There is a famous account, perhaps apocryphal, of a visit made by a student to Vladimir Nabokov’s office at Cornell. The student declares to the writer his great desire to be a writer, too, at which point:
Nabokov looks up from his reading he points to a tree outside his office window.
'What kind of tree is that?' he asks the student.
'What is the name of that tree?' asks Nabokov. 'The one outside my window.'
'I don't know,'says the student.
'You'll never be a writer.' says Nabokov.
The Nabokov test was born. This conversation, whether or not it actually took place, came to mind the other night as I read this passage from Wallace Stegner’s Crossing to Safety :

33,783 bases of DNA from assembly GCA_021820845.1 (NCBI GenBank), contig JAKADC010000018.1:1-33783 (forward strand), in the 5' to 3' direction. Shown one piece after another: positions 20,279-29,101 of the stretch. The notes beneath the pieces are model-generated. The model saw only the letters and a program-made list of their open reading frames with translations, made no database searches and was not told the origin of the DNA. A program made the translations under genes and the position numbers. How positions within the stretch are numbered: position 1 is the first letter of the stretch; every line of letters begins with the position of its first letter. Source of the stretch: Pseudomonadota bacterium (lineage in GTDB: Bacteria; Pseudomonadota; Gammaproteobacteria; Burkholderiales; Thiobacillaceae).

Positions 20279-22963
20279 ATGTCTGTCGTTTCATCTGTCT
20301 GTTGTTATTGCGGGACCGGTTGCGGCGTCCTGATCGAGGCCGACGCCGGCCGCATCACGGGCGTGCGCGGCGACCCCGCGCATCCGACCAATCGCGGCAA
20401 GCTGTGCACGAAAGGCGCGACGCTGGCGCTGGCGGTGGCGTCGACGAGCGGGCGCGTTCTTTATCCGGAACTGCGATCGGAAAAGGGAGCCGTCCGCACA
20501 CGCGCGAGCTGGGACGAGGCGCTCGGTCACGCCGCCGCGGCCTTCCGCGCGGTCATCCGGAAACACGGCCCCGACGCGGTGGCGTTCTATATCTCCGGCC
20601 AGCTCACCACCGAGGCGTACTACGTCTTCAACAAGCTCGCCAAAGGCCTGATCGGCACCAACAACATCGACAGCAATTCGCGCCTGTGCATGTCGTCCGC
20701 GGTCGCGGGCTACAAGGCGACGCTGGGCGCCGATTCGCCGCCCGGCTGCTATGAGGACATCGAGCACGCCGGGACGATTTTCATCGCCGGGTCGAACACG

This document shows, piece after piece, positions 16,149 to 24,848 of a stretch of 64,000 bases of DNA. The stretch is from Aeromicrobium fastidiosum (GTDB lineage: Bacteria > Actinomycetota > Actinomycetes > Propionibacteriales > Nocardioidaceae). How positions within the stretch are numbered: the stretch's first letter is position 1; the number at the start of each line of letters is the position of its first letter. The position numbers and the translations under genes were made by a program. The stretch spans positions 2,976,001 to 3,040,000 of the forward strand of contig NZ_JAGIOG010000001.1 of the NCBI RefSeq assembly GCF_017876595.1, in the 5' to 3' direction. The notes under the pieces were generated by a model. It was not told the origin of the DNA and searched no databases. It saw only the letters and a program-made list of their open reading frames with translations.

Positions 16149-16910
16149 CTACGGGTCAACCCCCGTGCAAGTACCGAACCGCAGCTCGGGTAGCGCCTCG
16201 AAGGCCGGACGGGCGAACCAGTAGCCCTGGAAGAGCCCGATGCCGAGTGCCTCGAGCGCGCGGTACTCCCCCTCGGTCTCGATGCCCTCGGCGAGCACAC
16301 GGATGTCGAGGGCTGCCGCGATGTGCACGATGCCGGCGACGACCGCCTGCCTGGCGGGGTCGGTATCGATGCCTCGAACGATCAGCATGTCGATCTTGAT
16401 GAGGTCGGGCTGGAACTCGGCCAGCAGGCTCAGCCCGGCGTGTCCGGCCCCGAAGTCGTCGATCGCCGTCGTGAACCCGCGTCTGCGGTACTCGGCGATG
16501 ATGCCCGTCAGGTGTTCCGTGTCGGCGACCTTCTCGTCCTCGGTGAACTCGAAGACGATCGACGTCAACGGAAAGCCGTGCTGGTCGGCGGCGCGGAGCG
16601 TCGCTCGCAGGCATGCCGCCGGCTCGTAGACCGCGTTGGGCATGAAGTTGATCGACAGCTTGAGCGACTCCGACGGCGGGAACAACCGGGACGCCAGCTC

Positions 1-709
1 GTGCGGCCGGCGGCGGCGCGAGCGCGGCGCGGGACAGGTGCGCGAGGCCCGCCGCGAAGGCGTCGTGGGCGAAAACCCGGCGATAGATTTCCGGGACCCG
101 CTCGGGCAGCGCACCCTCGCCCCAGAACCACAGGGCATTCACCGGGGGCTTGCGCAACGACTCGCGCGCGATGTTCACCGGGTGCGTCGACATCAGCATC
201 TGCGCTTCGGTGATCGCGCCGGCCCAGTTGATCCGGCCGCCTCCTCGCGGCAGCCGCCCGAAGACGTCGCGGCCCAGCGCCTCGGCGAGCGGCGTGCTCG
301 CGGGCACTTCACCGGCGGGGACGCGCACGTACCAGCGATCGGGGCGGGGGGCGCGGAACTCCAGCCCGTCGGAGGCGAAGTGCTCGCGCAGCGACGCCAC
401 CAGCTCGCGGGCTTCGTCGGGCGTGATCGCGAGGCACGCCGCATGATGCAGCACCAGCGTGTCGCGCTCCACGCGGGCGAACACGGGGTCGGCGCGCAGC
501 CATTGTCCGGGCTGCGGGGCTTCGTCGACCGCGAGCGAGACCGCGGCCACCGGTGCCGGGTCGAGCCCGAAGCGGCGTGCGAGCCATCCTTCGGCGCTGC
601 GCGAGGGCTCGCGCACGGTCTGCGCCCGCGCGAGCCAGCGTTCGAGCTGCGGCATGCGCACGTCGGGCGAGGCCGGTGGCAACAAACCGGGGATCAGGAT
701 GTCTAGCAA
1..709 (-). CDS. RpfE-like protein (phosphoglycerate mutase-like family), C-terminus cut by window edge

“A dirt road, the road I walked this morning, burrows along the hillside under overhanging trees—sugar maple and red maple, hemlock, white birch and yellow birch and gray birch, beech, black spruce and red spruce, balsam fir, wild cherry, white ash, basswood, ironwood, tamarack, elm, poplar, here and there a young white pine.”
It would appear that, despite any other failings he has as a writer, Mr. Stegner passes the Nabokov test with flying colors.